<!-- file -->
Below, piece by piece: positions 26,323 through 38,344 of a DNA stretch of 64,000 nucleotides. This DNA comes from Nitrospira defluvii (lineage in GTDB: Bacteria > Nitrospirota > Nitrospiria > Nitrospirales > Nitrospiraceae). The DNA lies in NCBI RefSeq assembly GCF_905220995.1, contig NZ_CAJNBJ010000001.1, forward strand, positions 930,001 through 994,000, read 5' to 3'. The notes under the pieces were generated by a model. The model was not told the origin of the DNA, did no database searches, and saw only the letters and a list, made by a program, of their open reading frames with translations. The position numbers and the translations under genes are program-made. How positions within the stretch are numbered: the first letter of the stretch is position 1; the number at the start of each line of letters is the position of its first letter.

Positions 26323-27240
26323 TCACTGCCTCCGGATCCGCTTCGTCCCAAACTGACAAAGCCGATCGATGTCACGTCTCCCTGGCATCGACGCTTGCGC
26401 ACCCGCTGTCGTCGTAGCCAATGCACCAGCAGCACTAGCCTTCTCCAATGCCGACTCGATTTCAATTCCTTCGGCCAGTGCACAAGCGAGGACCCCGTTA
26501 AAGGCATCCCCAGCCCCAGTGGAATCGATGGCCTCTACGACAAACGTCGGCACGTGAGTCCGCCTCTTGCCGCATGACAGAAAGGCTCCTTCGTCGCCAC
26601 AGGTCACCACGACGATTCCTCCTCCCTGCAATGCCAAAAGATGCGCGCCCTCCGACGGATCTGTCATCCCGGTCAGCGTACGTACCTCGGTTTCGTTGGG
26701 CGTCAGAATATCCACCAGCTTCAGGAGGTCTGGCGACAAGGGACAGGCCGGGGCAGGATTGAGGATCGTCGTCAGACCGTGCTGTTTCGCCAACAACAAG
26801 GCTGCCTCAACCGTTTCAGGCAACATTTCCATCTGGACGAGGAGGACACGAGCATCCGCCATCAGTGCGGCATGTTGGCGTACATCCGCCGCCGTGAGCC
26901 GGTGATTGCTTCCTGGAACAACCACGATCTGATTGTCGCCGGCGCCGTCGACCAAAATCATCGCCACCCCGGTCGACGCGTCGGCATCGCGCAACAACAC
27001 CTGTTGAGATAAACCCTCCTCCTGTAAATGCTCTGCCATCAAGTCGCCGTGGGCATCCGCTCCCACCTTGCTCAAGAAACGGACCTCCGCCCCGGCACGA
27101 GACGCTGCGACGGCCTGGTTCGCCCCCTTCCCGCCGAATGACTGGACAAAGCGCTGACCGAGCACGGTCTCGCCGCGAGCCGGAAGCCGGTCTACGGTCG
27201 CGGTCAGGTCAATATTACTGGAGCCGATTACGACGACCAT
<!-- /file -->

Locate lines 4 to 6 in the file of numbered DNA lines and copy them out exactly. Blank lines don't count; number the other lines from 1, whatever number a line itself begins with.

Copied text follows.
26401 ACCCGCTGTCGTCGTAGCCAATGCACCAGCAGCACTAGCCTTCTCCAATGCCGACTCGATTTCAATTCCTTCGGCCAGTGCACAAGCGAGGACCCCGTTA
26501 AAGGCATCCCCAGCCCCAGTGGAATCGATGGCCTCTACGACAAACGTCGGCACGTGAGTCCGCCTCTTGCCGCATGACAGAAAGGCTCCTTCGTCGCCAC
26601 AGGTCACCACGACGATTCCTCCTCCCTGCAATGCCAAAAGATGCGCGCCCTCCGACGGATCTGTCATCCCGGTCAGCGTACGTACCTCGGTTTCGTTGGG